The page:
By Private A.E. Bestall, A.S.C. This cartoon depicts a beautiful, well-dressed woman, with a cute little girl peeking out from behind her skirts. The sign above the door is in French. There is a dapper-looking soldier in the doorway, bowing over very formally, with a book jammed under his arm. The text reads: ''MEN WE SELDOM MEET. - THE MAN WHO STICKS TO THE PHRASE-BOOK TIL HE REALLY "SPOKE LIKE A NATIVE".'

Illustrator: Bestall, Alfred

Thumbnail for 'Conscientious leadswinger'

(26) Page 42 - Conscientious leadswinger [ID: 74465649]

'The Conscientious Leadswinger' by Private A.E. Bestall, A.S.C. This cartoon belongs to a set of three drawn by A. E. Bestall. Here, four men (two soldiers and two officers) are grouped round a table with a pile of money in front of one of the officers. They are surrounded by tents and one of the officers has a sheet of paper in his hands. The text reads: 'THE CONSCIENTIOUS LEADSWINGER WHO REFUSES HIS PAY WHENEVER HE THINKS HE HAS NOT EARNED IT'. 'Leadswinger' is slang for a skiver.

Artist: Bestall, Alfred

Thumbnail for 'M.T. driver who was caught driving within the speed limit'

(27) Page 42 - M.T. driver who was caught driving within the speed limit [ID: 74465876]

'The M.T. driver' by Private A.E. Bestall, A.S.C. This cartoon by Bestall, depicts two men, one driver and one officer, standing in front of a truck. Two more officers are standing in the background cheering. The text reads: ' - THE M.T. DRIVER WHO WAS CAUGHT DRIVING WITHIN THE SPEED LIMIT.' There are two further cartoons in this series in the collection.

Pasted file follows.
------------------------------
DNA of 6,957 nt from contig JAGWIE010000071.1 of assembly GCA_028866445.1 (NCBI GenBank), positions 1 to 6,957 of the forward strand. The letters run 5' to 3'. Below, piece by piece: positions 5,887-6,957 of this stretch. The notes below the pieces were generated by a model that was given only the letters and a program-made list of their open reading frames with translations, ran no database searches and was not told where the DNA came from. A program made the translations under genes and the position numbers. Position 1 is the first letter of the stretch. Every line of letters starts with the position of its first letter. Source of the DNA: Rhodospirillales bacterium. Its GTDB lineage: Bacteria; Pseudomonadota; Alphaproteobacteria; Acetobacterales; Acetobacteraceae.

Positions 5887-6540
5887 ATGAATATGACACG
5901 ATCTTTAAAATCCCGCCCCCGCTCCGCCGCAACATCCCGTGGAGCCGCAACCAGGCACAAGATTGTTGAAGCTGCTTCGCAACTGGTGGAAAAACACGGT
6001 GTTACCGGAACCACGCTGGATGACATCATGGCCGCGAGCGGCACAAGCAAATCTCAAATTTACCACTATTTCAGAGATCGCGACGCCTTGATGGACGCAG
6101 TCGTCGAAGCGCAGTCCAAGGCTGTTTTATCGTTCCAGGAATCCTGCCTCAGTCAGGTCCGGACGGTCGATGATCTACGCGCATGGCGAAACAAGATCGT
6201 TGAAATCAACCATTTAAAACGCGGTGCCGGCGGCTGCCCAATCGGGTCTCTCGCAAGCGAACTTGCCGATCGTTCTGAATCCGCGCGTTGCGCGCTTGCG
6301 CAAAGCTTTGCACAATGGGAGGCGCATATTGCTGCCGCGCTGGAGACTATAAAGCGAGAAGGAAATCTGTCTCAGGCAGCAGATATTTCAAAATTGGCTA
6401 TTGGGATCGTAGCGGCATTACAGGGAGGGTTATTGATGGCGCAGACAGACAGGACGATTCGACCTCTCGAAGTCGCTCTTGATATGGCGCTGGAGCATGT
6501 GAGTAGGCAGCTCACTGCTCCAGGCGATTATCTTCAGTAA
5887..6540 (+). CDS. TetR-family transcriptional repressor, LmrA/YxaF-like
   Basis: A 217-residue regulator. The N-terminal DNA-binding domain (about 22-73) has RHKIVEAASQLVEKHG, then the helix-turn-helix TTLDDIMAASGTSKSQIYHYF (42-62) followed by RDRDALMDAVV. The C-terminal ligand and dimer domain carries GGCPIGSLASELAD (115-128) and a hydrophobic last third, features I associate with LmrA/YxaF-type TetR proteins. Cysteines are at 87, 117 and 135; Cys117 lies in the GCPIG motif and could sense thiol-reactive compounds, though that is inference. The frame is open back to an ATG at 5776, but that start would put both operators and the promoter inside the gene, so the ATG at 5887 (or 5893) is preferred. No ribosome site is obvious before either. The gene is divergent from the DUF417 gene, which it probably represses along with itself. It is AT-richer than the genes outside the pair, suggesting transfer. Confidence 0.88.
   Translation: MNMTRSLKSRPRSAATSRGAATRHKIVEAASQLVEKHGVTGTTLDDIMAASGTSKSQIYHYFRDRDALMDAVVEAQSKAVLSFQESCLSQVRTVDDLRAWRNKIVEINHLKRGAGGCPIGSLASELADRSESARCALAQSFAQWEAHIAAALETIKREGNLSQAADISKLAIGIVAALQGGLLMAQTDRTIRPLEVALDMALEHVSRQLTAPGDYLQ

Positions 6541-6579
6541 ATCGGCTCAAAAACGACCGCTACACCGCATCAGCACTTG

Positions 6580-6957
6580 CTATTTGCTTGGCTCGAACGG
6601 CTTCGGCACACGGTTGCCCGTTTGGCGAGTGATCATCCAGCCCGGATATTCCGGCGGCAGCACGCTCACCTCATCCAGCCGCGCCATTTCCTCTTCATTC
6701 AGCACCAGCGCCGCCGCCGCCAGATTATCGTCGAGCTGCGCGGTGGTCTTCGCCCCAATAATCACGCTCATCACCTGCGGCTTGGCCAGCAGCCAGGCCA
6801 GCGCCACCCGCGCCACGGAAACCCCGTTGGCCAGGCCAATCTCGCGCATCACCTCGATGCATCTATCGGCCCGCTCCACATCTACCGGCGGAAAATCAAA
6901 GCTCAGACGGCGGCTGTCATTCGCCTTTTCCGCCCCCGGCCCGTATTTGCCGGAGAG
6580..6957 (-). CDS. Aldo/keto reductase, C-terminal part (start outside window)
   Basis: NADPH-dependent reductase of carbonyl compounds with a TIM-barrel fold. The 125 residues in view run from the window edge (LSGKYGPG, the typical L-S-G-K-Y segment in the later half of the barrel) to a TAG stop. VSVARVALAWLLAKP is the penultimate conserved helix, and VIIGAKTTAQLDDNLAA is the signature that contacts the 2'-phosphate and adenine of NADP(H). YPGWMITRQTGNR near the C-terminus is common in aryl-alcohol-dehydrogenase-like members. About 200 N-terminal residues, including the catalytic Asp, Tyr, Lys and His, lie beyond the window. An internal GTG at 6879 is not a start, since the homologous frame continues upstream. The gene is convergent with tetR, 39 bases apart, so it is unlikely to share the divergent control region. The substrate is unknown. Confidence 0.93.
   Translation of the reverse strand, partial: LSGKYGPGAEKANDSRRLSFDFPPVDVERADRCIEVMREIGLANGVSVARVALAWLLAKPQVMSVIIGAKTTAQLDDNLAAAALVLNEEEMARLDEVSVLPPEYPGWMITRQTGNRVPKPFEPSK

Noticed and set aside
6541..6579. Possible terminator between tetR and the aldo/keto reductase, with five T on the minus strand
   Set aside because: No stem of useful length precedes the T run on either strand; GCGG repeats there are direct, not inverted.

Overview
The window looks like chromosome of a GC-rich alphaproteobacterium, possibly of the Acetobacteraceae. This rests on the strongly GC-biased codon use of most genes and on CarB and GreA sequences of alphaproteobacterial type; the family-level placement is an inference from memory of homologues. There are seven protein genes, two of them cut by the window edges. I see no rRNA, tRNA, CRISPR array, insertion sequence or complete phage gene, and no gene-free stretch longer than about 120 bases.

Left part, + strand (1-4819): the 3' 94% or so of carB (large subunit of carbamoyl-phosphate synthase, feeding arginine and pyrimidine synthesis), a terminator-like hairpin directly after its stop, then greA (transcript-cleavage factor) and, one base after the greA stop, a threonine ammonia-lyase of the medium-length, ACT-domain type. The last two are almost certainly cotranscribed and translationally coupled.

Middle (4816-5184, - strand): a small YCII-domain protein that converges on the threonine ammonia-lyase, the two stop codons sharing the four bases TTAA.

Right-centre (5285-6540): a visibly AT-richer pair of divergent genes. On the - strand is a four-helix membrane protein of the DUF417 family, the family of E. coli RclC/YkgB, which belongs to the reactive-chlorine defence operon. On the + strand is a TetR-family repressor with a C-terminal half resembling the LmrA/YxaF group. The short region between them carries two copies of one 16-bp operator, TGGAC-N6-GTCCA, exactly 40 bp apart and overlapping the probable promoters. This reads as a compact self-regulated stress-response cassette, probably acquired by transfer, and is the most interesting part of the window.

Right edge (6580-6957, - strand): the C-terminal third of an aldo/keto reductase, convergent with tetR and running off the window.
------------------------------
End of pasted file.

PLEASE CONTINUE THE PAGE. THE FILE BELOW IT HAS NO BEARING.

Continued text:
Thumbnail for 'Here, wot d'you mean sitting in the mud when an officer approaches?'

(28) Page 43 - Here, wot d'you mean sitting in the mud when an officer approaches? [ID: 74462413]

This cartoon ( by Private J. Wood ) shows a sergeant-major gruffly asking a soldier why he is sitting on the ground instead of standing and saluting the officer in the background. The caption reads: 'Sergeant- Major (to man who has slipped): "HERE, WOT D'YOU MEAN SITTING IN THE MUD WHEN AN OFFICER APPROACHES? WHY DIDN'T YOU SALUTE? DIDN'T YOU SEE THE STARS?" / Culprit: "YESSIR - I SAW THE STARS - ONLY I COULDN'T COUNT 'EM, THEY WERE SO MANY, AND WERE ALL MIXED UP IN THE MUD." This cartoon, drawn by a private, has as its subject matter a hectoring sergeant-major picking on a lower rank soldier. The humour involves the different interpretations of the word, 'stars'. While the sergeant-major is referring to the stars on the officer's tunic, the private is talking about either the stars in the sky or the stars one sees after receiving a blow to the head.

Illustrator: Wood, J., Private

Thumbnail for 'Lend me a franc, Tam'